5. Single Entry System
Small businesses use the single entry system of accounting for the sake of simplicity. It is suited for businesses that conduct a minimal number of transactions in a given day, such as a sole proprietorship business. This form of entry system may be used without any formal training, and any business owner could quickly run a single entry system of accounting without any outside help.
This method has drawbacks as well. It is impossible to report the financial data due to the incomplete nature of the data entered in the books. This encumbers the owner of the business from any financial planning or decision-making. This method of bookkeeping is deemed unacceptable by tax authorities. Furthermore, errors, frauds, and thefts are harder to trace, with the latter being the way it is due to a lack of stock inventory system in place.
The upside to this system is that it does not need any convoluted software to maintain the accounts. An excel spreadsheet or something similar in nature would be deemed adequate to accomplish this task.
6. Double Entry System
This is the neoteric method of accounting used worldwide. It requires a dedicated piece of software to manage and record the transactions. Ideal accounting software should provide ready access to several reports from the subsidiary books, viz. the profit and loss statement, the general ledger, summary of payments, expenses and invoice, etc.
In a double-entry system, each transaction will have an equal debit and credit effect, unlike the system found in a single entry system. This is the method used by medium to large-sized businesses and is mandatorily used to comply with tax authorities and publish financial statements of the firm.
Accounting Software for Business Owners
The four main types of modern accounting software comprise single-entry systems, manual accounting systems, computerized accounting systems, and double-entry accounting systems. Single-entry systems can be managed without dedicated software and can be used on an excel spreadsheet to significant effect.
1. QuickBooks Online
It is considered best for overall accounting activities and that is why it is generally preferred by accounting professionals. . One of its notable upsides is its ability to be scalable. It is also cloud-based, plus you will also be able to integrate it with third-party applications. Its mobile app is also available. Some of its downsides can be the need for updates for more users, plus you may also face occasional syncing problems with banks and credit cards.
It would be quite useful for Micro-Business Owners. Some of its notable highlights include cloud-based features along with a mobile app, payroll integration with Gusto, a third-party app marketplace, and simple inventory management. Some of the issues that you might face are limited reporting, fees charged for ACH payments, and limited customer service.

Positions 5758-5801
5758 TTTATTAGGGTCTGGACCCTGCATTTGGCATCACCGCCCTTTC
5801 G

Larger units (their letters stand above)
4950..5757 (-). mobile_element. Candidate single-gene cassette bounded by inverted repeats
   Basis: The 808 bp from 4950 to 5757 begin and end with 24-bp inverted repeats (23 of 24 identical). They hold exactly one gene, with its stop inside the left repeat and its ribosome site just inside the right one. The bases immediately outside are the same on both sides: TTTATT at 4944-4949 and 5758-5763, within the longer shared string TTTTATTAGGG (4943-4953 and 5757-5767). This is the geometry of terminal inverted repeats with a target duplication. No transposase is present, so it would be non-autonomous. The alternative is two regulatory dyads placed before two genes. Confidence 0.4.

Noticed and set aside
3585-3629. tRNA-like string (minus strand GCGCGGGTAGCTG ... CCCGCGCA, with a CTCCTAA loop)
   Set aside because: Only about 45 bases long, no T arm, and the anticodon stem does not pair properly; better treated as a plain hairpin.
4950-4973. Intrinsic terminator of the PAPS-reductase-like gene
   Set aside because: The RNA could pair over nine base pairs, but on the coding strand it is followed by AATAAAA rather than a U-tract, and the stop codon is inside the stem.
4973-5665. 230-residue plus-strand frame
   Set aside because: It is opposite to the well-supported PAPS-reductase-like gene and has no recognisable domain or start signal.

It is top-rated for service-based businesses and it comes up with a feature set like cloud-based, third-party app integration, user-friendly interface, affordable and advanced invoicing features. Some of the cons of this accounting software are no inventory management, no payroll service, and mobile app’s limitations.
4. QuickBooks Self-Employed
This one is considered top-notch for part-time freelancers. It will offer you features like cloud-based, mobile app, mileage tracking, differentiating between business and personal expenses, and syncing with TurboTax. Its downsides may include data not being easily transferred to other accounting software, limited reporting, invoicing functionality, and customization.
It is known as the best free accounting software that offers free accounting, receipt scanning, and invoicing along with no transaction or billing limits. You can use it to run multiple businesses in one account, plus it offers a mobile app. An unlimited number of users can opt for this tool. Some of the downsides are limited third-party app integrations, higher fees for credit cards and ACH payments, full-service payroll is limited to only 14 states, and no inventory management.
Now, on the concluding note, we hope you would have understood what an accounting system is and why you should opt for accounting software should be one of the first business applications.
It will help you create invoices, manage incoming and outgoing payments as well as identify and follow up on accounts receivables. Mastering accounting system concepts and using the right software will also help you analyze your financial health and other aspects of your business.
How important do you consider an accounting system for the adept channelization of a business?